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It is nicknamed the 4-eyed antelope … The reason? Its two preorbital glands resembling eyeballs. It is the hirola, an astonishing animal now on the list of the 100 most endangered species in the world and considered the antelope closest to extinction. Historically present over more than 38,000 km² between Kenya and Somalia, it only survives today over an area of 1,200 km².
The species has completely disappeared from Somalia and the number of individuals in Kenya has increased from 16,000 to 400 between 1979 and 2016. This spectacular collapse is largely due to the modification of its environment and in particular to the increase in cover tree which has doubled since 1985. If the multiplication of trees may seem like good news, it is not for hirola. These trees replace the grasslands essential to their food. This increase in plant cover is due to several factors: the intensification of periods of drought which weakens the herbaceous zones more than the savannah trees, the modification of livestock breeding methods and the virtual disappearance of elephants due to poaching.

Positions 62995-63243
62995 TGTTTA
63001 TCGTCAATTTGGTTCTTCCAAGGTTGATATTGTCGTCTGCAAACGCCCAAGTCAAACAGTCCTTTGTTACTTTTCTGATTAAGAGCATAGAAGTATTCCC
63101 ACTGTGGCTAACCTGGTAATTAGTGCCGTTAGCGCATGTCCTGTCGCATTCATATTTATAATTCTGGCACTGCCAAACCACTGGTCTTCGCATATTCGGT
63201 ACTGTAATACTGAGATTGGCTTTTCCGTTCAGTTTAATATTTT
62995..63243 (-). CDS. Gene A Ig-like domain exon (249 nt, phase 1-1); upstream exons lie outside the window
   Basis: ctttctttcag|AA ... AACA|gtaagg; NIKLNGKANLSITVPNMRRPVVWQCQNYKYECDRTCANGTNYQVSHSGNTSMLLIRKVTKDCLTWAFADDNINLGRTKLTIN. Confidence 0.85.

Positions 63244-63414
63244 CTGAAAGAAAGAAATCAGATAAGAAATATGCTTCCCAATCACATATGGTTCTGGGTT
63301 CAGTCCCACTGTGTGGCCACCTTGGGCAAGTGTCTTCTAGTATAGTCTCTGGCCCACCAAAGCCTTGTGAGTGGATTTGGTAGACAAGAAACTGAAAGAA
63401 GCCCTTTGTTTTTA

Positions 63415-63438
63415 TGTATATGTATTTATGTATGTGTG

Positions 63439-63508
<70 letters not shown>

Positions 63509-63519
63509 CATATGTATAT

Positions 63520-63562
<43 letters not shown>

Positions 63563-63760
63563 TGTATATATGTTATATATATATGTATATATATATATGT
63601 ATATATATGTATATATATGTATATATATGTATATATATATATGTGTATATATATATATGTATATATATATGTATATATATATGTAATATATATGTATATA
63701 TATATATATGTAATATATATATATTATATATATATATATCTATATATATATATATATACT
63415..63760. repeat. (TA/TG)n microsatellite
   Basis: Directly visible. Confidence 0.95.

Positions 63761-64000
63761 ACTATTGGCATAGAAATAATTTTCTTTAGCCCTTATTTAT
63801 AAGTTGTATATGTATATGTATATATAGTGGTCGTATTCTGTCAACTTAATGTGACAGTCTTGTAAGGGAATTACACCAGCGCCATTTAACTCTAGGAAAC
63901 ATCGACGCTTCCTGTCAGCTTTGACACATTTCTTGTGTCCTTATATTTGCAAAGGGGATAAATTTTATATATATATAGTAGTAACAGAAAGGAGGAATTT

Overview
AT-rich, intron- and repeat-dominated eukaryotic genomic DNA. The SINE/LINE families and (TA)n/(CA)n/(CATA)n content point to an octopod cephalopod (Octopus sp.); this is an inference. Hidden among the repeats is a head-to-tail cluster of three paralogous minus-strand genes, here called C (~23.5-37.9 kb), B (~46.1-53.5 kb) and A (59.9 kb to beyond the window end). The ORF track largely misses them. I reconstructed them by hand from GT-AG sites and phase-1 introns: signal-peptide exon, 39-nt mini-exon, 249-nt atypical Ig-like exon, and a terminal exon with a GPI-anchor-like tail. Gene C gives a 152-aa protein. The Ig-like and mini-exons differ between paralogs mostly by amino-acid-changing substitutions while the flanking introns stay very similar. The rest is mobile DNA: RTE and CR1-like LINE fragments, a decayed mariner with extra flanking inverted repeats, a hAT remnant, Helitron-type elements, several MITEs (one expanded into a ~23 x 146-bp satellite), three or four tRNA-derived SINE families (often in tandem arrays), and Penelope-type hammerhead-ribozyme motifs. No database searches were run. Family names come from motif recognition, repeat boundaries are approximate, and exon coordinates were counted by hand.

The 5000 pachyderms formerly present in this region favored the maintenance of grazing areas by uprooting a large number of trees in their path. In an attempt to save this species, which is now on the verge of extinction, teams from the Hirola Conservation Program are working to restore habitat, fight against poaching of elephants and other wildlife in the region, and carry out missions research to better understand the needs of the species and carry out awareness-raising work with local populations.
According to the IUCN, if the hirola goes extinct, it would be the first extinction of a kind of mammal in mainland Africa in modern human history.